Hang Up Your Dead!
St Augustine of Hippo is a happy ship. I know. I’ve taken it many times and it is usually filled to the brim with cheerful tourists looking forward to their holiday breaks in Coron or Puerto Princessa. But if, like me, you actually live in Coron, 2Go is also a valuable lifeline for getting to Manila and – in my case at least – then escaping Manila as fast as possible and discovering some of the remote, and highly attractive, parts of Luzon.
One of my more recent discoveries is Sagada – a small town (though in European terms it might better be described as a large village) in Mountain Province in the north of the island, some one and a half kilometres above sea level in the Central Cordillera Mountains. Some visit for its cool and refreshing climate; yet others to explore the caves, but I am sure that not one single tourist doesn’t have their curiosity piqued by Sagada’s famous hanging coffins.
The journey to Sagada will take you about 12 hours all told – grabbing one of the very many buses that head for Baguio (4-6 hours); and then changing onto a bus that takes another six hours winding its way up steep hills, around crazy corners, over a scenic mountain range, and even passing the highest point in the Philippines’ highway system. Throughout the journey you look down on all manner of steep terraces filled with rice and vegetables.
It’s true to say that Sagada lives for tourism. Not only is every tourist required to sign in with the local tourist board (for the princely fee of 35 Peso) but everyone is also expected to hire a local guide to view the many local attractions. But with overnight accommodation for two unlikely to set you back more than 500 Peso, and with the many restaurants also charging a mere fraction of what it would cost you to eat in Manila, no one is complaining.
Perhaps for lack of transportation, few conquistadors ever set foot in Sagada during the Spanish Era, and a Spanish Mission was not founded until 1882. As a result, it is one of the few places in the country that has preserved its indigenous culture with little outside influence.
To see everything in Sagada would take you a good two days; to see it superficially will take a mere half day; but with the first buses arriving after midday, and with the last buses departing in the very early afternoon, you are likely to be spending at least 24 hours here, whatever your timetable.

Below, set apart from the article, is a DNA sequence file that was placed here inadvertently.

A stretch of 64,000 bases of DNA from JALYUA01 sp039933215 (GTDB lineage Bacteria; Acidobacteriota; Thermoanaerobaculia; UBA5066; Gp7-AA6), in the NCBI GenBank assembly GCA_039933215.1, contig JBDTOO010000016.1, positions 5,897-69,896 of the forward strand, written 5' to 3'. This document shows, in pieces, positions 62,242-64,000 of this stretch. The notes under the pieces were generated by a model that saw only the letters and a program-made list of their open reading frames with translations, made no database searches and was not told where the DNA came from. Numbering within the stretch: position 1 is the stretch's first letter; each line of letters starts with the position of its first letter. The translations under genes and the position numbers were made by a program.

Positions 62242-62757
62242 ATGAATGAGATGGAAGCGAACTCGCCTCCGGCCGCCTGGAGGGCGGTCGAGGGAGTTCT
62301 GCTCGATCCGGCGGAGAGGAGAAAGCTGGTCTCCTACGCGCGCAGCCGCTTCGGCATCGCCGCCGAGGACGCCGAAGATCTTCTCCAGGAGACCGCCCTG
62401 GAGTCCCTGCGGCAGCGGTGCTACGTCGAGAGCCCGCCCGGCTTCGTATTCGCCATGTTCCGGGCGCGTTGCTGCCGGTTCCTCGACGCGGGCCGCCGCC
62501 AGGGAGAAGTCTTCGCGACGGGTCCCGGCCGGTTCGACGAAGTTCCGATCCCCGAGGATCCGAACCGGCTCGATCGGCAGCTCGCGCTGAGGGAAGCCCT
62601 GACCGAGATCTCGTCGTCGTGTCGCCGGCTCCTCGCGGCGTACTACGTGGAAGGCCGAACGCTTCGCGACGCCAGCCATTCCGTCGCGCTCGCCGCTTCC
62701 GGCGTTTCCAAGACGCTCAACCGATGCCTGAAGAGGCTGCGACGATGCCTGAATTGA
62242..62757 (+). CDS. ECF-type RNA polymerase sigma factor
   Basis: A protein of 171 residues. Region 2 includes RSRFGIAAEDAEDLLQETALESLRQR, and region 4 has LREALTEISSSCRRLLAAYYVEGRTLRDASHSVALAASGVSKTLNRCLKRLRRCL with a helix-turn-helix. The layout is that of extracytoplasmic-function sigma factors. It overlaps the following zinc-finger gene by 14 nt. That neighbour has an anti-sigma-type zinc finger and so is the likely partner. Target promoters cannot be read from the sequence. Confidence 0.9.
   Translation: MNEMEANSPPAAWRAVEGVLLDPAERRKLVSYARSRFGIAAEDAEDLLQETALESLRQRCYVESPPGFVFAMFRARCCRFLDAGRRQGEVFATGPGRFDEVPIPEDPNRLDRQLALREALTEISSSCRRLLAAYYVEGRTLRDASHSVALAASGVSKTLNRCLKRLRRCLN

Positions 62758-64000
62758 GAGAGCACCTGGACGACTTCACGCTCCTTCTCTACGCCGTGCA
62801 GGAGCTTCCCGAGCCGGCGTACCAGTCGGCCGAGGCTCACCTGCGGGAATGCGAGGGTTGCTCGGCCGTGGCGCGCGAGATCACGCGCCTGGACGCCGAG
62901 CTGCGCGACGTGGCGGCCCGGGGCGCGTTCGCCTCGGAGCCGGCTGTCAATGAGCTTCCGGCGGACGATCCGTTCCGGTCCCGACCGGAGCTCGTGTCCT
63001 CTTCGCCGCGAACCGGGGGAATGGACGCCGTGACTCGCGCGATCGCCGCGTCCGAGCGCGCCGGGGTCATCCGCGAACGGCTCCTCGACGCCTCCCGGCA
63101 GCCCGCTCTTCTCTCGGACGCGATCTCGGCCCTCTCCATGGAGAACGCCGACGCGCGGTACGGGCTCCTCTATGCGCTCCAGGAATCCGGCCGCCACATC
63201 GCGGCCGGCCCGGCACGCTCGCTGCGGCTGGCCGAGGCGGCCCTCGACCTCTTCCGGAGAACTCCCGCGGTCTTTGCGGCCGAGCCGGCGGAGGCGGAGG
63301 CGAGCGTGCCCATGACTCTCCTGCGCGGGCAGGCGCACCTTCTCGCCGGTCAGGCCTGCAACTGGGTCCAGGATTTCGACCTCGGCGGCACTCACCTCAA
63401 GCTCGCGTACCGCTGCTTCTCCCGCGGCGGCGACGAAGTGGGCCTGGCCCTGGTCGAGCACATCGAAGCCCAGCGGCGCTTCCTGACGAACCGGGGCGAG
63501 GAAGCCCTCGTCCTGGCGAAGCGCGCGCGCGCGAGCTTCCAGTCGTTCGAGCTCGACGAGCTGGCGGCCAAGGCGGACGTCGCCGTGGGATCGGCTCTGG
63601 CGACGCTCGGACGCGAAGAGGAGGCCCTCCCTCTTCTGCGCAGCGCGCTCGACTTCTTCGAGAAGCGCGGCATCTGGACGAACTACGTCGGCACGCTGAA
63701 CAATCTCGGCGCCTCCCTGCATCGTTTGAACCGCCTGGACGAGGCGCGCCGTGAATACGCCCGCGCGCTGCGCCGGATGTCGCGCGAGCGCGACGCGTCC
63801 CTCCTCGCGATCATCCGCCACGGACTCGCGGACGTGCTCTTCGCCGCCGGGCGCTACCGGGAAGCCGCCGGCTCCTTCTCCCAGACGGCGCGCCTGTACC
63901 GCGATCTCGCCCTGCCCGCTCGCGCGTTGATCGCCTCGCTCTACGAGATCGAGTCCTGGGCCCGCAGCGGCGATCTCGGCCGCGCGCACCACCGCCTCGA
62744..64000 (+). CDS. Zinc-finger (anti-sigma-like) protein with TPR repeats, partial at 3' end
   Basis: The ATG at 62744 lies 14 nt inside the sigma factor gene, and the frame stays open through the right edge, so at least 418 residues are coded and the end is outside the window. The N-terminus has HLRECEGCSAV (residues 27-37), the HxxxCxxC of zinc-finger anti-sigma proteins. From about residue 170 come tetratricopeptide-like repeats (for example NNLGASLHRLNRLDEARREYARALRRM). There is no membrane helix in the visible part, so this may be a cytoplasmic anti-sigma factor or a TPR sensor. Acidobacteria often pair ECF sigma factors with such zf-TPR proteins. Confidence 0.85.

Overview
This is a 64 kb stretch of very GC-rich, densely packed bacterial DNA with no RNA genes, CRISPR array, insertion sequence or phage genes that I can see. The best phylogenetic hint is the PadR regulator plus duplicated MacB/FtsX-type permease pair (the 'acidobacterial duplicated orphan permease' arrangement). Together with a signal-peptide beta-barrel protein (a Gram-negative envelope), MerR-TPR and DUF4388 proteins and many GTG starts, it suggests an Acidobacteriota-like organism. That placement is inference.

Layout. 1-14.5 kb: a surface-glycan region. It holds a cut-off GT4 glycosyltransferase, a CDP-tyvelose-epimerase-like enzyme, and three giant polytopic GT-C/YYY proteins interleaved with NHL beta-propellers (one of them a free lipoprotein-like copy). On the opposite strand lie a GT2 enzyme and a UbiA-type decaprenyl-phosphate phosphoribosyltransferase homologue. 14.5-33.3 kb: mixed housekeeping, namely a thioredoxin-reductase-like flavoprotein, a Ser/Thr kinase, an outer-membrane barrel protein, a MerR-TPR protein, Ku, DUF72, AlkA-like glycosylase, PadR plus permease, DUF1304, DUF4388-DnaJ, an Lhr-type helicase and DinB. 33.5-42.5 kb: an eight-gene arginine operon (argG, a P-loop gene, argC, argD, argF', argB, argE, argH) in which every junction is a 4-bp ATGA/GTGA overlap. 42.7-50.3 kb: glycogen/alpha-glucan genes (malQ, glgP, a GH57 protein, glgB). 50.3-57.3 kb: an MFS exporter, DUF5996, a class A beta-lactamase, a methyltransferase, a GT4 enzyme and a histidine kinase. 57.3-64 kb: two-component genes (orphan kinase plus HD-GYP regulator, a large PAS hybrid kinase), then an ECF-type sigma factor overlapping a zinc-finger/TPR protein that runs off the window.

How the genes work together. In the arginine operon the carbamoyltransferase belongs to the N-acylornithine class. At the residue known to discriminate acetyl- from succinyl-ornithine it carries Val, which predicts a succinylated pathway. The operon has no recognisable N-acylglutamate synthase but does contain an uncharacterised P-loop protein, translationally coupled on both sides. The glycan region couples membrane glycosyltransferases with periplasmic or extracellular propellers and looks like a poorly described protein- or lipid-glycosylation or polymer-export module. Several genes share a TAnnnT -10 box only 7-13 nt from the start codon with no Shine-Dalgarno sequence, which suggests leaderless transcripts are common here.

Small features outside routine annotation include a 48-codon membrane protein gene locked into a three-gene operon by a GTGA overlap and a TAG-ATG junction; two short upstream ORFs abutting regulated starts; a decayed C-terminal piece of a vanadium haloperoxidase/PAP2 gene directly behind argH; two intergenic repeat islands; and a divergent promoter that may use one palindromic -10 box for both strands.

The town is right in the heart of a pine forest. The smell of the pine is wonderful, as are the wild flowers and shrubs that greet you at every turn.
But what most people come to Sagada for are the hanging coffins which are everywhere – if you have a sharp eye.
Echo Valley is the most accessible for these coffins and is so named because you can stand on one side and call out a hallooo-a-lo-a-lo-a-lo – with the return sound coming at you from all directions.
Don’t see the coffins? It takes time for your eyes to get adjusted sometimes – but take the path downhill and you should eventually end up with a worm’s eye view from the very best vantage point – right beneath them!
The Igorot practice of attaching the coffins to the mountain comes from a belief that underground burials isolate a person from the natural world. This is a traditional way of burying people that is still used to this day – but only for married people with grandchildren; and only if the deceased specified this way of burial before they died. Some of these coffins date back hundreds of years. They appear small as the corpses are laid in a foetal position. The chairs hanging with the coffins are those on which the dead were sat during their wake, before the bodies were placed in the coffins.
Head down the hill from the village centre instead of uphill to Echo Valley and you will soon get a wonderful view of beautiful limestone rock formations.
Wait for your eyes to adjust and sure enough, there is another group of coffins, making you wonder how on earth anyone actually managed to place them there!
Go further down the hill to the 2000-year old Lumiang Cave and here’s another resting place for Igorot tribal elders. These coffins – the oldest being some 400 years old – are simply laid down against a cave wall; and you can actually go up to them and touch them if you have a mind to.
Some of the more intact ones have carvings on their lids.
But don’t be surprised to see one or two of the coffins broken open with old age, complete with the remains of a body inside! This is earthquake country, and more than once the pile of coffins has collapsed to the other side of the cave, from whence they have been retrieved and re-piled against their original wall.
Sagada, of course, offers much more than coffins. If you are into caving, and don’t easily get claustrophobic, then you will probably want to attempt to get through the Sumaguing Cave – but be prepared to get wet… very wet! Rock climbing and white water rafting are also on the menu of things to attempt to do before you die – but be warned; if you’re not from the locality and you don’t survive the Sagada experience, you won’t be allowed to be hung up for the next couple of hundred years to be admired by Sagada’s tourists.
Hmmm – I wonder if there’s a great new business opportunity to be explored once I’m back in Coron?